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What is Editing?
Lucy Harris
What is Editing?

“keeping physical in the digital domain”
It is very easy to get sucked into only working in the computer/monitor “space” or the steenbeck screen, and not allow access to enough other visual references in the edit suite. Stepping back/away from the seduction of the screen to work out the structure of your film can be done in many ways

My approach is to encourage bringing your own creative processes into the editing environment rather than attempting to adopt a new set of ‘rules’ or foreign way of working. Otherwise it can easily feel as if the ‘tool’ is dictating and changing your own natural working process.

So if you usually make a lot of ‘lists’, then ‘logging’ your footage by shot description may be a natural progression. Or you maybe someone who makes a lot of visual sketches, thumbnail drawings, collages, diagrams. This process needn’t only happen at the start of your edit, when you are logging the material. It can run alongside and aid the whole process. For example sheets of film stills can remind you of lateral/vertical connections between shots, which can be missed whilst cutting, as one is naturally working in a more linear way.

I’ve found it useful to work with a combination of drawn and printed thumbnails that I can make notes on and have stuck on the walls near my edit suite.
At various stages I also write large clear thematic headings to remind me of what direction I want the film to go in. These headings can be as abstract or as narrative as the film is. Some editors work with almost astrological diagrams of the structure of their edit pasted on the walls around them in the edit suite.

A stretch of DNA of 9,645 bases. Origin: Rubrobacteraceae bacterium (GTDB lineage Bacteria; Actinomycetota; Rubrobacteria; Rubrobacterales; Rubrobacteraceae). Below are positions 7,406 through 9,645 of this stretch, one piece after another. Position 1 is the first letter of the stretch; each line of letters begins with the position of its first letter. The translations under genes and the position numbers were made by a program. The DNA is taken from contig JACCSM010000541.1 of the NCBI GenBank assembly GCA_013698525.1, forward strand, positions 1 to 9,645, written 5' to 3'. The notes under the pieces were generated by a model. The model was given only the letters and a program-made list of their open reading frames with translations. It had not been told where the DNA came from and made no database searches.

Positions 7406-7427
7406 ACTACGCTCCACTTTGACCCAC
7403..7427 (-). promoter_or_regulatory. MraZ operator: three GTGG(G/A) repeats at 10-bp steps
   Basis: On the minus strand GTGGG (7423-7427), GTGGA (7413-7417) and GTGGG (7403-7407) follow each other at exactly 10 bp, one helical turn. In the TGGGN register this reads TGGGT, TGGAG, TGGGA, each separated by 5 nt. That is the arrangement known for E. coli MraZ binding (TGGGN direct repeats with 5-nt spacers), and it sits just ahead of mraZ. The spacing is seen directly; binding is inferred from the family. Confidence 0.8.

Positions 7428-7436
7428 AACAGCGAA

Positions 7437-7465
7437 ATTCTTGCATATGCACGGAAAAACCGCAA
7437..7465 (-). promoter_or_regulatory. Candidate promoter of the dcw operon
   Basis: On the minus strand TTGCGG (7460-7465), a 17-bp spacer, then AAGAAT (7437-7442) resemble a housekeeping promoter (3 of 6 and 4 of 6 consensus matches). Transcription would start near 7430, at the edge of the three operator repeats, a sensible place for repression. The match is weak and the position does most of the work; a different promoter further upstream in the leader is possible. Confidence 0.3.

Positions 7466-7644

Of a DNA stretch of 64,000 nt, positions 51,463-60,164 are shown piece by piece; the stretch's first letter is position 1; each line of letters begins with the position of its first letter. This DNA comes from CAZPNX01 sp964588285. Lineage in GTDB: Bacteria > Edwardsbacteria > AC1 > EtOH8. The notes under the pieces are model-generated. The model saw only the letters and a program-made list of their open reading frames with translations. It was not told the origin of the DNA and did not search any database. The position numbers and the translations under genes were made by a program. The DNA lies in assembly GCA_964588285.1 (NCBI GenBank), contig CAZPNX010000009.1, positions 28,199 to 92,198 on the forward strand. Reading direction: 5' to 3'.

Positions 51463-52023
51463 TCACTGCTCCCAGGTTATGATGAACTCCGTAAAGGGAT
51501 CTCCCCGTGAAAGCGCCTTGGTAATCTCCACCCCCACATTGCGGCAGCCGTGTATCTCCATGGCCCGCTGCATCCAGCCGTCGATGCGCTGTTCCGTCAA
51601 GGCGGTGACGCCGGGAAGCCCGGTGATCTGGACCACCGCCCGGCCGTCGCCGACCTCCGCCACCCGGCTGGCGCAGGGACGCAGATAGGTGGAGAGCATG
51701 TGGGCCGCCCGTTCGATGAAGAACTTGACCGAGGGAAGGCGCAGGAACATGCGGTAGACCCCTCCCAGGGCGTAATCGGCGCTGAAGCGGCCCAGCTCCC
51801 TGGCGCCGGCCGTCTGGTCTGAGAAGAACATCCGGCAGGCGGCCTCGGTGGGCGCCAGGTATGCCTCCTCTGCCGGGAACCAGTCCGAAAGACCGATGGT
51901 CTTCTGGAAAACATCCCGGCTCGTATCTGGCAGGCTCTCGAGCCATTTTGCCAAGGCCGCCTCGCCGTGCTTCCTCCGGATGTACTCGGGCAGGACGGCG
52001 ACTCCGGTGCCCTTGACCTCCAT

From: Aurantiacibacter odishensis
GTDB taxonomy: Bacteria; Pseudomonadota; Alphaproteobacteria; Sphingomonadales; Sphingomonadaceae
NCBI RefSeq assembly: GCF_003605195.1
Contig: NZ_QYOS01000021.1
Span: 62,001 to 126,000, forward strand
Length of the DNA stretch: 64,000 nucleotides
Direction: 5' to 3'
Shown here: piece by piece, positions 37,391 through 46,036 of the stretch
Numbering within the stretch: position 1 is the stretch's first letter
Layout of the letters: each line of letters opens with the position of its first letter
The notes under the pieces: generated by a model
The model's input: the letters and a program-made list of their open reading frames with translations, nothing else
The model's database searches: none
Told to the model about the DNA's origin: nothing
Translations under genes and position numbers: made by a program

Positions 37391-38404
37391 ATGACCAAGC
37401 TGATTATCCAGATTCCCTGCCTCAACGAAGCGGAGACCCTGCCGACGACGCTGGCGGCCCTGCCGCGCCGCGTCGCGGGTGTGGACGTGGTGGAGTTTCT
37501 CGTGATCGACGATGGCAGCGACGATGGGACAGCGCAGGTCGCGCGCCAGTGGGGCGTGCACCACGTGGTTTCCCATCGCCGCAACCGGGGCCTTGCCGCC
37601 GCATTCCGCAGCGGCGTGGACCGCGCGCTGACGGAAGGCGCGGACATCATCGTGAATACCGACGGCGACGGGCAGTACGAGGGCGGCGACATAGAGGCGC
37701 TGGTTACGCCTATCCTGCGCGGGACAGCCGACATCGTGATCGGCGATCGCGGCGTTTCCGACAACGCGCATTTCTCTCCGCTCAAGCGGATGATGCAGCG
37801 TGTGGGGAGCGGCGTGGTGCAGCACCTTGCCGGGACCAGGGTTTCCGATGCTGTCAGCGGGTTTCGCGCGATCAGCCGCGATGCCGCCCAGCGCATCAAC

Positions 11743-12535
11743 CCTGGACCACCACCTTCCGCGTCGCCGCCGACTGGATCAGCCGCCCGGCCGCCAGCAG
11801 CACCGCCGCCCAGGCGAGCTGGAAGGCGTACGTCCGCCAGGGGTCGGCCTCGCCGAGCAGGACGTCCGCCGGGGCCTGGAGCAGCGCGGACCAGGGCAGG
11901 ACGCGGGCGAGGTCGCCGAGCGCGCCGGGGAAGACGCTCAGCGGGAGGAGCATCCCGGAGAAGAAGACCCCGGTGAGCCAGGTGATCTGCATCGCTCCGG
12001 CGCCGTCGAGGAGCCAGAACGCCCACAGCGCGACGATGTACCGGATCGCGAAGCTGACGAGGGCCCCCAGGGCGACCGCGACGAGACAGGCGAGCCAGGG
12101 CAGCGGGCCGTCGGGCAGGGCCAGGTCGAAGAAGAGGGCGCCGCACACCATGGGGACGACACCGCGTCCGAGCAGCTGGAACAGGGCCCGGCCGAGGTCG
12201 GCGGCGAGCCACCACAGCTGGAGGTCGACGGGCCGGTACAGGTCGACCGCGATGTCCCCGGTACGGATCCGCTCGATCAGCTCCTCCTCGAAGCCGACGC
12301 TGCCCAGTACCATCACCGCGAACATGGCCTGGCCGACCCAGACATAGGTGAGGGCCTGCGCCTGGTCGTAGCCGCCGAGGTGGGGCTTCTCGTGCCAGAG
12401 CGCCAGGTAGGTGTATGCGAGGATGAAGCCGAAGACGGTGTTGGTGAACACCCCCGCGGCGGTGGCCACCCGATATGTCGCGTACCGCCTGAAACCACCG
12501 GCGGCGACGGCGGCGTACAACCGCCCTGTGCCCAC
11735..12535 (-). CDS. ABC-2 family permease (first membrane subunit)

When working digitally, it’s also good to make the space you’re editing in suited to your own way of working. This can extend to customising the software that you’re working on. For example, most high end non-linear editing software has easily accessible options to choose how to view clips and the timeline. This can make a huge difference to your experience of editing. I worked with a stills photographer who was struggling with video editing for the first time. However, as soon as we displayed her clips as thumbnails, and she could see them as a set of still images, and re order them in her bins/folder, she began to feel in control of the edit suite and started to be able to make creative decisions.

Displaying clips as thumbnails in the bins/folders is also an easy way of printing your clips as a set of stills. These can then be used however you like – cut them up, /re-order them or draw on them). It keeps the digital and physical working together…

Logging notes for ‘Sideways’ (16mm film Lucy Harris)
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